This is the same result as happens with returning: true or returning: [:id].
(I picked a schema without timestamps, because it was the most convenient. I’m betting I could affect whether timestamps were returned with :returning. I’m nearly out of power. I’ll check if my understanding above is wrong.)
:returning - selects which fields to return. It accepts a list of fields to be returned from the database. When true , returns all fields. When false , no extra fields are returned. It will always include all fields in read_after_writes as well as any autogenerated id. Not all databases support this option.
PostgreSQL does support RETURNING on a detailed level (MySQL doesn’t seem to support it).
It could be informative to see the generated SQL through an iex session (example).
Changesets already hold all the data needed to return you the inserted value. :returning similar to :read_after_writes is only useful if your db has autogenerated values, defaults, triggers or such means to modify the value you’re persisting and you want to read it back, because what the changeset holds won’t match what the db stores.
The following appears to be true, and I’ll make a pull request against the documentation (better written than the below).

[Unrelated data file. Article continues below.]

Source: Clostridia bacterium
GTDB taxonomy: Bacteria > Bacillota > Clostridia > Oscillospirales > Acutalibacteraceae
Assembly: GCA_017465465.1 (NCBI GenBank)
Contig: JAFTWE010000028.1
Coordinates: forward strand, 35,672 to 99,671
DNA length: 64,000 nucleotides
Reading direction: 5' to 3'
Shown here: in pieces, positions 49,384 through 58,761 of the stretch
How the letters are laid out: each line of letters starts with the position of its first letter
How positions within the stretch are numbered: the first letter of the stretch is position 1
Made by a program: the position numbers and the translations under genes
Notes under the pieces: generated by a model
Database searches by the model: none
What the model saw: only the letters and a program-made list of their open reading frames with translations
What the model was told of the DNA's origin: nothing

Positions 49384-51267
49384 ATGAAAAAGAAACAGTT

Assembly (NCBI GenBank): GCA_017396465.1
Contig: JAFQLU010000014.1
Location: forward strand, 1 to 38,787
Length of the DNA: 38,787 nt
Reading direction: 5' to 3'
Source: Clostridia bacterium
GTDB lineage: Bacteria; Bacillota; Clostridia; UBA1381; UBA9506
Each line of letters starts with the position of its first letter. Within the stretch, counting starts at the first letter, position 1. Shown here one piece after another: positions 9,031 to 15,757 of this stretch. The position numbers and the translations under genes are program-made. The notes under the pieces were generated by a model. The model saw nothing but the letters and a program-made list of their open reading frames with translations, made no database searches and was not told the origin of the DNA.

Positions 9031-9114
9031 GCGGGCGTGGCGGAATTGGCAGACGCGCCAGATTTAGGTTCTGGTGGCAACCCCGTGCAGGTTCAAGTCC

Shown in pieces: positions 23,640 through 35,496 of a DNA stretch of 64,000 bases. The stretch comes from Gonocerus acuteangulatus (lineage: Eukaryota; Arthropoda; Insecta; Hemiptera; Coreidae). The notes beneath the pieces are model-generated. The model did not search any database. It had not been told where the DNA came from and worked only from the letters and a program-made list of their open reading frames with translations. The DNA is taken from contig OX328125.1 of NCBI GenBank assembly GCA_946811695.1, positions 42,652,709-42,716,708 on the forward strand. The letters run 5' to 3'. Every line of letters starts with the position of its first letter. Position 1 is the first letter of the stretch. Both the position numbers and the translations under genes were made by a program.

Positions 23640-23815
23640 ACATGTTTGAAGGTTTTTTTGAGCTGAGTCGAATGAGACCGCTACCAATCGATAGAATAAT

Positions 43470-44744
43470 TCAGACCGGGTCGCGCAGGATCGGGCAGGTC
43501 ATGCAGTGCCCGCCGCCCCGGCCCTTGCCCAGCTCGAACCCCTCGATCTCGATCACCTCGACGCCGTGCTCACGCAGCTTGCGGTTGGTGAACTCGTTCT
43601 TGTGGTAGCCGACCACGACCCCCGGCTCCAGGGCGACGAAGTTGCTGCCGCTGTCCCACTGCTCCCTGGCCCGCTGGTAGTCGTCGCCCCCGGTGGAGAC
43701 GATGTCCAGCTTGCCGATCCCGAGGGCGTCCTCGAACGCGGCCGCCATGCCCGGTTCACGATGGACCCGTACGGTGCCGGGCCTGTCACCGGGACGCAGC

By default, insert receives only the new primary key (typically, :id) from the database. That id is merged with the data given to insert to produce what is usually a copy of the data in the database. The only exception is if the database itself changes or creates fields (with, for example, triggers). Here are returning's options:
true: asks the database to provide all the fields in the record (including ones whose value is already known. (This only works when the data comes from a schema struct.)
a list of fields: specify fields to be provided (always in addition to the primary key).
false: the same as giving no returning keyword: only the new primary key is provided.
:read_after_writes - When true, the field is always read back from the database after insert and updates.
For relational databases, this means the RETURNING option of those statements is used. For this reason, MySQL does not support this option and will raise an error if a schema is inserted/updated with read after writes fields.
What the documentation isn’t explicit about (likely assumed by implication) is that the returned values will replace the original values in the changeset :data.